When I wrote in February that Chipotle deserves to be taken seriously as an innovator just like Apple, the reaction of the Bay Area burrito snobs was fast and vicious. But in the circles that count, it’s clear that Chipotle is regarded as a major innovator, attracting what all major innovators attract: copycatting. So it’s no coincidence that after a couple of years of crazy growth from Chipotle, Taco Bell feels it has to step up its game. Thus, this summer the country’s leading quasi-Mexican fast-food chain has rolled out its new Cantina Bell line of upscale menu items.
Of course, allegations of copycatting can grow contentious, as in Apple’s ongoing mega-litigation against Samsung. From a consumer viewpoint, this effort to squelch competition is preposterous. But common sense says it’s no coincidence that all modern smartphones are little slabs with large multitouch screens and full-screen apps. Once a compelling idea meets success in the marketplace, other people rush in to serve the newly identified market not with identical products but with similar ones. It’s a worthwhile process because firms gain efficiency by specializing and narrowcasting. And because consumer preference vary, we’re better off having a bunch of different companies offering different variations on the same basic theme. Thus, while Chipotle will give you a chicken burrito with black beans and cilantro-lime rice, the Cantina Bell burrito offers citrus-marinated chicken, cilantro rice, and black beans. Different—but not too different.
But beyond the food, the telling element here is the marketing. Taco Bell is traditionally known for making waves with things like its FourthMeal campaign and its Doritos Locos Tacos, offerings that positively revel in fast food’s bad reputation. Taco Bell, these items scream, is the restaurant for you if you happen to be very drunk or extremely high.
Cantina Bell is branded separately, with its own website and classy photography. The face of the marketing campaign isn’t brash young dudes scarfing burritos—it’s a chef, Lorena Garcia, handcrafting the food. She’s even Latin American (albeit Venezuelan rather than Mexican, but in any case burritos appear to be an authentic product of California), vaguely suggesting an enhanced level of culinary authenticity. In line with the upscale presentation, Cantina Bell’s food is pricier than most Taco Bell offerings, albeit still cheaper than Chipotle. And people seem to like it. Nobody’s claiming this is the greatest meal on the planet, but it’s widely hailed as a great value.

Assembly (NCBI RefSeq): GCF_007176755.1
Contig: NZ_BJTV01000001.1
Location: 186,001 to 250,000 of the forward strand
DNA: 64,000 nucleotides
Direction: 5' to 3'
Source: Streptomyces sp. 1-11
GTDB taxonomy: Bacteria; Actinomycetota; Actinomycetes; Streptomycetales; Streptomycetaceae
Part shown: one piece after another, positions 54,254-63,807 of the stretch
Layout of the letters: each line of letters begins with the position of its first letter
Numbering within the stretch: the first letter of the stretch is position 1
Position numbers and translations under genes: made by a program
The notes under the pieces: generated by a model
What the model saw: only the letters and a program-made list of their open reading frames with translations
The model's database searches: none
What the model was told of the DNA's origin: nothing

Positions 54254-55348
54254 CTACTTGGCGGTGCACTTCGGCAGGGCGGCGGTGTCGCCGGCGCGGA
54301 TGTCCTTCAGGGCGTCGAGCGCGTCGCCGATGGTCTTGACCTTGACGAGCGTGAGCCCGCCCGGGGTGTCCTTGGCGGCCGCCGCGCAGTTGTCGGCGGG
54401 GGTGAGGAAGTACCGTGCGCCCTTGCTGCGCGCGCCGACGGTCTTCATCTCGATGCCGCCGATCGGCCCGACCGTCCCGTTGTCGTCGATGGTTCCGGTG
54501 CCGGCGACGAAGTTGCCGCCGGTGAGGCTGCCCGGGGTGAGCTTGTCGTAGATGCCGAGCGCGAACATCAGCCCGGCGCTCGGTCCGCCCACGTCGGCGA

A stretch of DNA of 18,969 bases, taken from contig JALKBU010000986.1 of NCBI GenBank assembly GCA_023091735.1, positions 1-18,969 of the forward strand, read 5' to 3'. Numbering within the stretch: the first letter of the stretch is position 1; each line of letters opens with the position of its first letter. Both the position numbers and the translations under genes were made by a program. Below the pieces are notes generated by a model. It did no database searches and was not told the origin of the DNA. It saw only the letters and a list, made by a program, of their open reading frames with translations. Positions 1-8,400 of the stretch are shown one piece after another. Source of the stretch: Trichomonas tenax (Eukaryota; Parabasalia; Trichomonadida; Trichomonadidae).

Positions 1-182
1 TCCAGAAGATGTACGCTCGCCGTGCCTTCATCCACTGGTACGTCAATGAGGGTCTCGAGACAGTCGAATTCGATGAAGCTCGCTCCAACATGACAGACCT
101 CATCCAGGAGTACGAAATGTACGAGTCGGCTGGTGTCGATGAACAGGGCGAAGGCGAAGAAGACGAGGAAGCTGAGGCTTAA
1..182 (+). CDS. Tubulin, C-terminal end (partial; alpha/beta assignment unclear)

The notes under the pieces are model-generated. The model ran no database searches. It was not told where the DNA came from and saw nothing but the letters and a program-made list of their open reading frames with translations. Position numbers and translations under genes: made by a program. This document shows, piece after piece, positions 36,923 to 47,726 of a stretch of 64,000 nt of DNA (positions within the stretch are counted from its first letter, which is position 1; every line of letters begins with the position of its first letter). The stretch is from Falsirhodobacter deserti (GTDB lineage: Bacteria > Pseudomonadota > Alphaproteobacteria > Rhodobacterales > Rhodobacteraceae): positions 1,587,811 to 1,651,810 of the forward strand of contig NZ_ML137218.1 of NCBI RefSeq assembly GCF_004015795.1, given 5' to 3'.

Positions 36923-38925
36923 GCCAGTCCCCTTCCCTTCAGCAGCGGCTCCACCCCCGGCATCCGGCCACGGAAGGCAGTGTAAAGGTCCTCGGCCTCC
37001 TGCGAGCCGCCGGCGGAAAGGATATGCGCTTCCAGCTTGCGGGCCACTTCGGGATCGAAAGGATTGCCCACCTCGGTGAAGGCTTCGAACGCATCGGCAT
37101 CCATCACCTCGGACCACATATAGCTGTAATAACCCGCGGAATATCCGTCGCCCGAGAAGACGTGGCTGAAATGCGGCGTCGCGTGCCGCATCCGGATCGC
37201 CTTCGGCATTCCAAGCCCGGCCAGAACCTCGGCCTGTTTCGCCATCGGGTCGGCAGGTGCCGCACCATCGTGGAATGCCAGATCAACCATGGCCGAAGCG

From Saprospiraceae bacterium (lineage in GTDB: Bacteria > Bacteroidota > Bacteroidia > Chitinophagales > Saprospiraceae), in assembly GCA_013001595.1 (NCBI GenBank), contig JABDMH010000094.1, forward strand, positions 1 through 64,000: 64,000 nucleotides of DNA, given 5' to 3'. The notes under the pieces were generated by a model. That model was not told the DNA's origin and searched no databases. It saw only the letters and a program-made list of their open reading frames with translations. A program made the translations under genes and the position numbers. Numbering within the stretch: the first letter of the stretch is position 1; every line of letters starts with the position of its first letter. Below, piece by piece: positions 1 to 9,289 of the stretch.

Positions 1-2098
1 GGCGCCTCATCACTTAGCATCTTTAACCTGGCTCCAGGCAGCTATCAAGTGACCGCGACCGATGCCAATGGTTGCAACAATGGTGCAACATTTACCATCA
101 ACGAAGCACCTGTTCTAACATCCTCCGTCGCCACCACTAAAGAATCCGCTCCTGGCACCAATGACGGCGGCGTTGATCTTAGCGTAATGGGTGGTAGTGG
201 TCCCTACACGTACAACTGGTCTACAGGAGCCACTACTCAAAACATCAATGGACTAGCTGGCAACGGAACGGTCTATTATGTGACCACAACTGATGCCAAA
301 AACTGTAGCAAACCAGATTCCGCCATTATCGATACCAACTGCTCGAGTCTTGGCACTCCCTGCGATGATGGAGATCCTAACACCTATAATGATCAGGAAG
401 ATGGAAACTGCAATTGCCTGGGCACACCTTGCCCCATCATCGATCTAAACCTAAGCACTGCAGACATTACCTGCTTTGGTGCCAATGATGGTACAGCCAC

This is more than the story of one company’s repositioning in response to an upstart’s success. It’s a microcosm of the ongoing transformation of the fast-food sector and its efforts to transcend its own lowly origins.
In recent years, there’s been a strangely reactionary response to the very real problems with fast food. Authors such as Michael Pollan and Mark Bittman regularly exhort us to abandon the false idols of fast food and the heresy of chef-themed television programs in favor of the old-time goodness of home cooking. To an economist, this sounds like a strange idea. Across the board, the march of progress is toward greater specialization and a finer-grained division of labor. The oft-cited point that cooking at home is thriftier is accurate, but it illustrates exactly how unlikely a mass revival of home cooking would be. Building your own computer from scratch is cheaper than ordering one from a store. But doing so is time-consuming and skill-intensive. Some people do it because they enjoy the work—just like I enjoy cooking—but for most people in a prosperous society, it makes sense to pay someone else to do it. Research from Dora Gicheva, Justine Hastings, and Sofia Villas-Boas shows that when gasoline prices rise, households respond by eating out less and buying more groceries, indicating that people aren’t confused about the costs. They just prefer to do less cooking when they can afford to do so. And as Americans get richer, they will cook even less.
This isn’t to say the other criticisms of fast food—low quality, poor nutrition—are invalid. Rather, they’ll be addressed in exactly the way the burrito market is improving. New companies will find ways to standardize a better product than what’s currently on the market. If they succeed, others will follow. And evidence of the up-scaling of the fast-food marketplace is everywhere these days. The food industry research firm Technomic recently created a new and booming “better burger” chain category to distinguish upscale burger offerings from the McDonald’s/Burger King/Wendy’s level of operation. In Washington and New York, people are lunching on salads composed of fresh and often local ingredients at Chop’t, while the similar Mixt Greens expands in Los Angeles and San Francisco. Perhaps most ambitiously, Lyfe Kitchen in Palo Alto, Calif., is attempting to serve an upscale, healthy fast-food menu built on a foundation of no butter; no cream; no white flour or sugar; no high-fructose corn syrup; no trans fats; and all grass-fed, humanely raised animals. The proprietor, Mike Roberts, is a former CEO of McDonald’s, and his aspiration is to take this concept to scale—not just one restaurant or a dozen, but a vast national chain.
That is a far higher aspiration than Cantina Bell’s somewhat better burrito. But progress is being made all up and down the ladder. The entry of new higher-end places is precisely what’s driving the Taco Bells of the world to raise their games. In the end, it means that nasty fast food as we know it is almost certainly doomed. It won’t be brought down by a backlash against chains but by the same process of innovation, competition, and scaling that we see in other sectors of the economy. And given how fundamental eating is to both health and human sociability, the steady progress in the restaurant industry is a bigger deal than it’s given credit for.